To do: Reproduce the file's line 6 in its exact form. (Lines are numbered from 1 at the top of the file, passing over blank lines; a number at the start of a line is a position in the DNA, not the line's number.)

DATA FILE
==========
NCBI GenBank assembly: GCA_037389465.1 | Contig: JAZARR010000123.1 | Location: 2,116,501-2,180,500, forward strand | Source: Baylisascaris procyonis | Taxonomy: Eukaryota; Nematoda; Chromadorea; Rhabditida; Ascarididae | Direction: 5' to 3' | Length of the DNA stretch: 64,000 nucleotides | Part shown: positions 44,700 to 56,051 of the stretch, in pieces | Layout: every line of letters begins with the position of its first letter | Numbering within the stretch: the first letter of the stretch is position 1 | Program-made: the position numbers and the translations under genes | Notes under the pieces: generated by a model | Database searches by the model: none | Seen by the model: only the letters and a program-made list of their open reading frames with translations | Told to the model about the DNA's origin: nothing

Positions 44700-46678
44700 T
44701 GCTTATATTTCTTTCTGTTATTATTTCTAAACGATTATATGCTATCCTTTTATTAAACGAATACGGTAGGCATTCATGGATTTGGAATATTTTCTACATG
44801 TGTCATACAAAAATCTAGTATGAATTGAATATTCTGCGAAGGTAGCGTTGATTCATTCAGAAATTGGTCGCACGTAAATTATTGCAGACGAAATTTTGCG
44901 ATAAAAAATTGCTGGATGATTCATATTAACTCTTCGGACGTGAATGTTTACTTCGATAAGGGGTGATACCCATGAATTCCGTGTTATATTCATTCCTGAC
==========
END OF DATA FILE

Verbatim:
44901 ATAAAAAATTGCTGGATGATTCATATTAACTCTTCGGACGTGAATGTTTACTTCGATAAGGGGTGATACCCATGAATTCCGTGTTATATTCATTCCTGAC